Dr. Shirley McGreal

A gibbon singing at IPPL

A gibbon singing at IPPL

In 1977, Dr. McGreal founded the International Primate Protection League in Summerville, South Carolina, after spending years in India and Thailand and seeing the plight of primates internationally and in the U.S. When she saw the overseas markets, she discovered a thriving trade in orphaned monkeys whose mothers are generally killed in front of them in order to capture their babies. Great numbers of macaques and gibbons are still for sale in these markets - they are in small cages to be sold as pets, or drugged to perform in bars and restaurants for tourists. Others are packed in crates and shipped to laboratories and breeding facilities to become subjects of human experiments.

I visited with Shirley in April 2016 at IPPL, home to over 30 gibbons, along with two Asian short-clawed otters, and two dogs, a Newfoundland and Great Pyrenees. The League's major conference had just ended, a bi-annual event where donor members and speakers share time with the sanctuary staff and primate residents, and learn about the organization's progress and challenges, as well as the picture for primates worldwide.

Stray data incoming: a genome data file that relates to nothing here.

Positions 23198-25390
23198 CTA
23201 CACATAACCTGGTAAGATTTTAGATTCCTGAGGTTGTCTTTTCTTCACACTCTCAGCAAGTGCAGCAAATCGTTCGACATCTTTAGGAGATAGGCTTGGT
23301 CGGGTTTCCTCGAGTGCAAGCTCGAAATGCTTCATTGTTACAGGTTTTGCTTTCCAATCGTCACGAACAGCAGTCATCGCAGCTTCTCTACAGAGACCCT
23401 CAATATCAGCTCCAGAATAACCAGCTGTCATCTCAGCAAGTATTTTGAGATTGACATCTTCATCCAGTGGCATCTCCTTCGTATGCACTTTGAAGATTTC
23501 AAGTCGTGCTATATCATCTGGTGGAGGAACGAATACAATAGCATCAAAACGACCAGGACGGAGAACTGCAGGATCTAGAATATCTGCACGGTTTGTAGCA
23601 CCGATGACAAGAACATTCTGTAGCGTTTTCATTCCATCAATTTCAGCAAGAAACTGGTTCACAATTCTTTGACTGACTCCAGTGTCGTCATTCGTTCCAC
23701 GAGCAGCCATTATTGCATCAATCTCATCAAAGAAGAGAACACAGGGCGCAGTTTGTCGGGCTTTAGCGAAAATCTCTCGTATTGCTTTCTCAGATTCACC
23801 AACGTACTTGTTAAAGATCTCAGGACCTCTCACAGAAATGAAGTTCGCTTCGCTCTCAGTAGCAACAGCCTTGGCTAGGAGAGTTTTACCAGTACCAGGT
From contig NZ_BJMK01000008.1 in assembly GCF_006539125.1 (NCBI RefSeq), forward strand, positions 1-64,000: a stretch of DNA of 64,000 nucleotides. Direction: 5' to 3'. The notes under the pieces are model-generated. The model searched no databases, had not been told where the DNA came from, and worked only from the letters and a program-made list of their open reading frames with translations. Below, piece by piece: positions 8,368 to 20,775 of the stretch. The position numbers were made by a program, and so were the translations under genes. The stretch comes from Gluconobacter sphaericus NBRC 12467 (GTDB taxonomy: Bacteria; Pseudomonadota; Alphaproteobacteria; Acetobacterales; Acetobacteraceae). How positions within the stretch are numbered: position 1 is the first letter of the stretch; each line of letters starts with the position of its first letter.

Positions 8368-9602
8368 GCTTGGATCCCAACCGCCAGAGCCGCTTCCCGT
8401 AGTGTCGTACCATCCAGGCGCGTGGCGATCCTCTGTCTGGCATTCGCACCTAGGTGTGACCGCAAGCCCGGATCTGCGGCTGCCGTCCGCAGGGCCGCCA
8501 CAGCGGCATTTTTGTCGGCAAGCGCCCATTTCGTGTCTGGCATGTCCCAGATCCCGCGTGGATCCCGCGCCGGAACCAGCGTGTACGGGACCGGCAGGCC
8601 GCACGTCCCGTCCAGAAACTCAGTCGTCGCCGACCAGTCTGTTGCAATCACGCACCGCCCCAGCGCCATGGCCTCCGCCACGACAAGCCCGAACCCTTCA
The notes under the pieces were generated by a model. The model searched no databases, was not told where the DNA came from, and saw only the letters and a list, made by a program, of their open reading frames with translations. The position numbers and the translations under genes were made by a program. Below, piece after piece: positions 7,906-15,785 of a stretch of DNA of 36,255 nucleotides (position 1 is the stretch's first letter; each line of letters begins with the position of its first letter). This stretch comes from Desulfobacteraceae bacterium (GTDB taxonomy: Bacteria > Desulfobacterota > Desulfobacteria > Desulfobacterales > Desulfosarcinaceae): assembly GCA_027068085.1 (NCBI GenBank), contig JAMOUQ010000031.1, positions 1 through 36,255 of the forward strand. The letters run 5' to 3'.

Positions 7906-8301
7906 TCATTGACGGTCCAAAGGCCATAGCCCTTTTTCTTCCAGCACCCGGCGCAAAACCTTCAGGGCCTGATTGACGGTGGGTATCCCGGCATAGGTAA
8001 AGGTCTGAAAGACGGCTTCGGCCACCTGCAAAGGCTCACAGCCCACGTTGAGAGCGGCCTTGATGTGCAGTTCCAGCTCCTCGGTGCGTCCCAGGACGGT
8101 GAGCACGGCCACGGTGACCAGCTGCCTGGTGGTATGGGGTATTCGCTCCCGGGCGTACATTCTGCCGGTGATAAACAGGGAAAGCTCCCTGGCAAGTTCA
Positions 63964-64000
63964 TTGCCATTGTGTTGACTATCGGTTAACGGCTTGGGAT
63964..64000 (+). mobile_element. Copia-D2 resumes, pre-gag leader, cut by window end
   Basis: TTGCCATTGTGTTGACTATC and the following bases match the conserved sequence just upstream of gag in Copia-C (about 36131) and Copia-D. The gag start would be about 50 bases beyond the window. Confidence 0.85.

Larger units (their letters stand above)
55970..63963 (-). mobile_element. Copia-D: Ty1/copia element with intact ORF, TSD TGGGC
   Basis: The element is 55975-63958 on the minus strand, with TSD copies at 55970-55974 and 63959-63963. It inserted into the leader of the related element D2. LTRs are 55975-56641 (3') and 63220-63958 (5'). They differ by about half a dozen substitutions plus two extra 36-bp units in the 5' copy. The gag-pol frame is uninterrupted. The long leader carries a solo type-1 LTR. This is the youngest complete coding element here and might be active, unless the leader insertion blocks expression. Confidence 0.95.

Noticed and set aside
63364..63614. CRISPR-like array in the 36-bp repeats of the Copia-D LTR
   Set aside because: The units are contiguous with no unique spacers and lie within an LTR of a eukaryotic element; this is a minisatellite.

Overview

Dr. McGreal and the staff expressed to me that even though the sanctuary is a peaceful, loving, and safe environment, they consider it tragic that the gibbons must live out their lives confined in enclosures, rather than swinging free in the wild with their families and forest homes intact. 


Interview Excerpts

Introduction and Shirley’s Path to Starting a Gibbon Sanctuary

How Gibbons Are Captured

On Anthropomorphism and Relating to Gibbons 

A Primer on Primates & Qualities of Gibbons 

Meeting Some of the Gibbons With Shirley

Meeting Gibby, Who Was Used In Research Experiments

On Religious Foundations for Using Animals

The Conditions Gibbons Experience When Used to Entertain

Gibbon Family Life

Using Primates In Research

On Human Preoccupation With Intelligence of Other Animals 

Meeting a Gibbon Who Was Used in Cancer Research

Thoughts on Zoos and the Future for Animals

Meeting the Resident Otters

The Gibbons Hold Forth Singing